When my mother tells it, she never balked at what my grandparents would think of her marrying a Christian man. She did not ask their permission to travel to Nigeria to visit my father in 1981. She told them, then she went. A woman previously sheltered by the strictest parents I've ever heard of in the name of the Nation of Islam traveled outside of the country for the first time to Nigeria, by herself. She has never asked them what they thought of the whole thing and it hasn't mattered.
My father doesn't tell stories about these things, but I imagine he didn't ask or tell very much. Not only did my mother not meet his family when she traveled to Nigeria (tell me more about that month long trip, Ma), but his family just found out that she is Muslim...two years ago? Over the phone? This tells me that my father did not consult his elder brothers, as my grandparents on that side had already passed.
That the children of two families who were essentially religious entities in their community could pull of an accepted interfaith marriage was pretty remarkable. That neither of these adults were hindered by what their family thought was fantastic. Their marriage exemplifies everything a love marriage can be for a Muslim woman, for an immigrant man.
And unlike various in each set of their co-religionists, they do not wonder if their marriage is valid. And they do not doubt that it is recognized by God.
Besides this very radical aspect of my parents' marriage, the interfaith without asking permission part, it is also otherwise unconventional. It was my mother who proposed to my father. And I believe it went a little something like this:
"Hey! Why don't we get married?"
And three years later, after spending most of that time with the Atlantic between them, they did just that. Prior to their marriage, their courtship face-to-face was 10 months total - 9 months in the United States, 1 month in Nigeria. They succeeded in having the longest long distance courtship I've personally known of.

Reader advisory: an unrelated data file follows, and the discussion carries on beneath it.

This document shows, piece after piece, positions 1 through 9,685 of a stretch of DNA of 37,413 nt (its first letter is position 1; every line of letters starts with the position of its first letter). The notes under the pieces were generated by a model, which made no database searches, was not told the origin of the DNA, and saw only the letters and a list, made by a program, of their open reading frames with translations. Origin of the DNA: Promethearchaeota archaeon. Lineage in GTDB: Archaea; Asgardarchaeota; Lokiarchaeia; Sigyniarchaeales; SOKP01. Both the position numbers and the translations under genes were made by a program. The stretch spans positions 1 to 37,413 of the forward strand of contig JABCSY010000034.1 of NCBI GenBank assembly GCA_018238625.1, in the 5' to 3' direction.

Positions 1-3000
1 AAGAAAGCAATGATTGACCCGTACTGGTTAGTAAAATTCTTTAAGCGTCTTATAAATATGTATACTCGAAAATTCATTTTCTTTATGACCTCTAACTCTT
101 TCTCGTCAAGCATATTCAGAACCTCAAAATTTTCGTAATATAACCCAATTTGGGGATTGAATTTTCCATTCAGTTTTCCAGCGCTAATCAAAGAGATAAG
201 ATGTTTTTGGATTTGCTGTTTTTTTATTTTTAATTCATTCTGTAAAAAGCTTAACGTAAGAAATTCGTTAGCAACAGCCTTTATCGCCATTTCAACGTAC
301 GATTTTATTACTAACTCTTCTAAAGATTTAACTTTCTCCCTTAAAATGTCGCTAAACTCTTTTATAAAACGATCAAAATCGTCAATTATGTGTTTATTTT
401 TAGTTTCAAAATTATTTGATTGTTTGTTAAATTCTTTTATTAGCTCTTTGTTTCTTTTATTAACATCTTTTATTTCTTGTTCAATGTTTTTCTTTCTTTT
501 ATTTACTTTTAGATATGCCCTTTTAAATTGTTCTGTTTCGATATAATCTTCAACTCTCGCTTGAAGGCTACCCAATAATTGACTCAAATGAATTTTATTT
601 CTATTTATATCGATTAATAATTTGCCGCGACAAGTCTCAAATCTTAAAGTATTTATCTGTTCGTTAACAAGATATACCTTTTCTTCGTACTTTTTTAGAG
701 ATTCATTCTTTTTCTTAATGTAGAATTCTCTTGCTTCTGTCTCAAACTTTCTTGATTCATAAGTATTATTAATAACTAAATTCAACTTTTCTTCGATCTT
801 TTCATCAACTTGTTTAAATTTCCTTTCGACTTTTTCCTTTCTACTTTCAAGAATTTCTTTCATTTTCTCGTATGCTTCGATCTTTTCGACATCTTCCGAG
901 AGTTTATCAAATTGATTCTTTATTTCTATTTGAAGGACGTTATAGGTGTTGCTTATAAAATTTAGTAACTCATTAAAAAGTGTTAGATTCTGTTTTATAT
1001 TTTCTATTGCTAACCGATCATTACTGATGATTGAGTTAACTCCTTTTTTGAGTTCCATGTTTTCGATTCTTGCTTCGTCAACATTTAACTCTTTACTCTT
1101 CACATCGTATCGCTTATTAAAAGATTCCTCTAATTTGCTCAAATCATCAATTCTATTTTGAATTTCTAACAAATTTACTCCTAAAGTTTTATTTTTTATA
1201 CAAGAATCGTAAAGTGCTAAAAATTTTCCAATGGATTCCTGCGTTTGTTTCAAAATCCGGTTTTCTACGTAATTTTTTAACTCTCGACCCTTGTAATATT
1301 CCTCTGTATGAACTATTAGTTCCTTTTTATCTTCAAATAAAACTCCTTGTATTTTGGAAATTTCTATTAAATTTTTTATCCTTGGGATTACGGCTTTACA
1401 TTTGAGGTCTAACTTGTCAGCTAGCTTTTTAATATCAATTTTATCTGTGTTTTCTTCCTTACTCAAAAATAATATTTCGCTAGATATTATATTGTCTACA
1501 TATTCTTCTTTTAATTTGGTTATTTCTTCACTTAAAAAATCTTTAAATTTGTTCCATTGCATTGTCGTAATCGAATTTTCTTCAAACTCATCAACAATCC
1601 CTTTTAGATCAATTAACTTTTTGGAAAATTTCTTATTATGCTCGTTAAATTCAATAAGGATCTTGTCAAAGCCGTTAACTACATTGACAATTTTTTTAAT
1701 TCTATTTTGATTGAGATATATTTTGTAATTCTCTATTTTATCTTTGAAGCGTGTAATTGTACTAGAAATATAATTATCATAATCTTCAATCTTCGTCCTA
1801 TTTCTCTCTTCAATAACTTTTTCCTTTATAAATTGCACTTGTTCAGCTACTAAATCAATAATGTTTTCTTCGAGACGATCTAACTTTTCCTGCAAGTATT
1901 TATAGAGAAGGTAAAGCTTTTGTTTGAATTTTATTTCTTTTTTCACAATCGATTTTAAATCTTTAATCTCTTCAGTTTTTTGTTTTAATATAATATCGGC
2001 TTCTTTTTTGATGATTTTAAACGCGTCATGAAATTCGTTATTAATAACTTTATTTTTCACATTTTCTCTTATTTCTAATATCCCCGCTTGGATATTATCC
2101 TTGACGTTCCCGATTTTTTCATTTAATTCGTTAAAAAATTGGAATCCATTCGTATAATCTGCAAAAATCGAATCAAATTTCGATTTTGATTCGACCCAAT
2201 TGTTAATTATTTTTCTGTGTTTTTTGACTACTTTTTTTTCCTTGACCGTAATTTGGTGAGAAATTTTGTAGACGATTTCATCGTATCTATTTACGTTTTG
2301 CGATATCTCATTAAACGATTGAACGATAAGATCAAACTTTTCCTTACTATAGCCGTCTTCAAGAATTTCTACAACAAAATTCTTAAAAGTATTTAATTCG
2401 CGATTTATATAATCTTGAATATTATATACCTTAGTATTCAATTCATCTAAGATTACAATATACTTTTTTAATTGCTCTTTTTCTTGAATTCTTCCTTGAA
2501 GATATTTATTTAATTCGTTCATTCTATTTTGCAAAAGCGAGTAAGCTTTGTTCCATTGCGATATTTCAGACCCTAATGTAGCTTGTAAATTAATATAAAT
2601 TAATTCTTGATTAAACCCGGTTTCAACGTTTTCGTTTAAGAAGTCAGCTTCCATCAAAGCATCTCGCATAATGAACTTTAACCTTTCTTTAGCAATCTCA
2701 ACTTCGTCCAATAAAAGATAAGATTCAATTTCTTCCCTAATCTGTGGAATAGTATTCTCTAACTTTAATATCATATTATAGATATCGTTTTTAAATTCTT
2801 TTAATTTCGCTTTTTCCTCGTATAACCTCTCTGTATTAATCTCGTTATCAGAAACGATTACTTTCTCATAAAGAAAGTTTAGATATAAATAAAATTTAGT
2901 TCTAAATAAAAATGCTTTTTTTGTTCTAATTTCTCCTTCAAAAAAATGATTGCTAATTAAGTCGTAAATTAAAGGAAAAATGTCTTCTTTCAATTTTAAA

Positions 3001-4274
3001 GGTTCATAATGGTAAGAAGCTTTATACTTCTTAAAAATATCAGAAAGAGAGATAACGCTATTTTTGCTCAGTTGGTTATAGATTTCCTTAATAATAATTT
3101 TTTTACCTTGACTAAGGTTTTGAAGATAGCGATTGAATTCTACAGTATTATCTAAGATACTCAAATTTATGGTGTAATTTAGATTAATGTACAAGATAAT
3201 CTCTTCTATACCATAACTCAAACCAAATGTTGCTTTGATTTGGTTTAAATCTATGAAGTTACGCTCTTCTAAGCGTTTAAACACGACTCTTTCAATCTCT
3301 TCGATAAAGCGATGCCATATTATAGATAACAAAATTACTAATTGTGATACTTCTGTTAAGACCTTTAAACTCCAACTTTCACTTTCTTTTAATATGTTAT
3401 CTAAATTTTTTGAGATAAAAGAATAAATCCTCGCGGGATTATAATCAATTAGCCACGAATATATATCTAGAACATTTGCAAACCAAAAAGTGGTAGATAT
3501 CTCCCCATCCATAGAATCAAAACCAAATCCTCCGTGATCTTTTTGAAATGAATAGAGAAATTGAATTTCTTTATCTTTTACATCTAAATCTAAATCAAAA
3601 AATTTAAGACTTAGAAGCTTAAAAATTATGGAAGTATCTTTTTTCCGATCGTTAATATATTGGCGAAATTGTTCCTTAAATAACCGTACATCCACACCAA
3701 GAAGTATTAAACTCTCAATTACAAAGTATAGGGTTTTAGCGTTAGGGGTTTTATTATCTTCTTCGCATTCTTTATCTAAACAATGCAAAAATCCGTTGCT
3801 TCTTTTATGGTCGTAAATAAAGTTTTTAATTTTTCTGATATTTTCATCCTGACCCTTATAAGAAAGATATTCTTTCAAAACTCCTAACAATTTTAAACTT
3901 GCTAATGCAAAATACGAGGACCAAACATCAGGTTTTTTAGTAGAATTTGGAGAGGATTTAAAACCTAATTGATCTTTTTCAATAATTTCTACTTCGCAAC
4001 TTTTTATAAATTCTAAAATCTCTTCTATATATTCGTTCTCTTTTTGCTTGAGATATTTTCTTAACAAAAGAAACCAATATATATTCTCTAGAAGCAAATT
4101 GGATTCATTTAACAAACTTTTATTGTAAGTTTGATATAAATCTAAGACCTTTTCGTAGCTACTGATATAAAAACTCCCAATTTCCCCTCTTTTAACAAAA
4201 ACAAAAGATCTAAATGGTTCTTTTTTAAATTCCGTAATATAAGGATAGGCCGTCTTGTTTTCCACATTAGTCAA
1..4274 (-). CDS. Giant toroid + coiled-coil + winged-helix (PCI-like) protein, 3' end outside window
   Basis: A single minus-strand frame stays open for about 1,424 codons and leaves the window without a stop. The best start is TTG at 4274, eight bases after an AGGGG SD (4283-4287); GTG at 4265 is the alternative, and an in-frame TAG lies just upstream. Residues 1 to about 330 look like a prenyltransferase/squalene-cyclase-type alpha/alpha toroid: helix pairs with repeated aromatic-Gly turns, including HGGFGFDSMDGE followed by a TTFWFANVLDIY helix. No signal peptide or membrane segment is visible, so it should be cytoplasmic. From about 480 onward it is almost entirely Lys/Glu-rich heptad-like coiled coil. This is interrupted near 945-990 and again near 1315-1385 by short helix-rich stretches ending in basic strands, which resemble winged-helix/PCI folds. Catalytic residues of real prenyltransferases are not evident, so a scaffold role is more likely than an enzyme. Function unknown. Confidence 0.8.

They were set up on a blind date by a mutual friend they hadn't talked to in years. My mother was instantly taken at how my father was so friendly and outgoing that he talked to the DJ at the party as if he'd known him for years, yet he just met him. I don't know what my father was thinking, but I know that he's always adored my mother, and probably felt some semblance of that then.
They were set up but they had met before. My mother was a secretary at University of Michigan, Flint in the offices of Afro-American and Chicano Studies, where my father's cousin, head of the department, worked. My father would visit his cousin and bow his head toward my mother as he entered the office.
And somehow, this was totally unrelated to them being set up.
I don't know if my father dated previously, but I assume he did. I know my mother did. Her first foray into dating non-black men was another Nigerian who happened to be Chinua Achebe's cousin. The date ended, and Mr. Achebe seemed enthusiastic but I guess that was the last date.
(And to think, I may have been an Achebe...more than happy to be who I am!)
And of course, as goes without saying, their union was intercultural.
For all the ways my parents' marriage was radical, unconventional, special, it was also largely ordinary. It's an ordinary story of two people who loved each other and decided to spend the rest of their lives together. It's all about love, as Maurice White sings.
"Bound to fall in love one day. Surely, and you need it!"
They liked each other, then they loved each other, they married, they formed a family.
I don't know what it was about my dad, but he saw my mother transform from being a professional-minded woman who never aspired to have children to a mother who adored and nurtured us without interruption from the days we were born while still developing professionally. And I don't know what it is about my mother, but she anchored my father to a land in which he never intended to stay.
And the rest is history.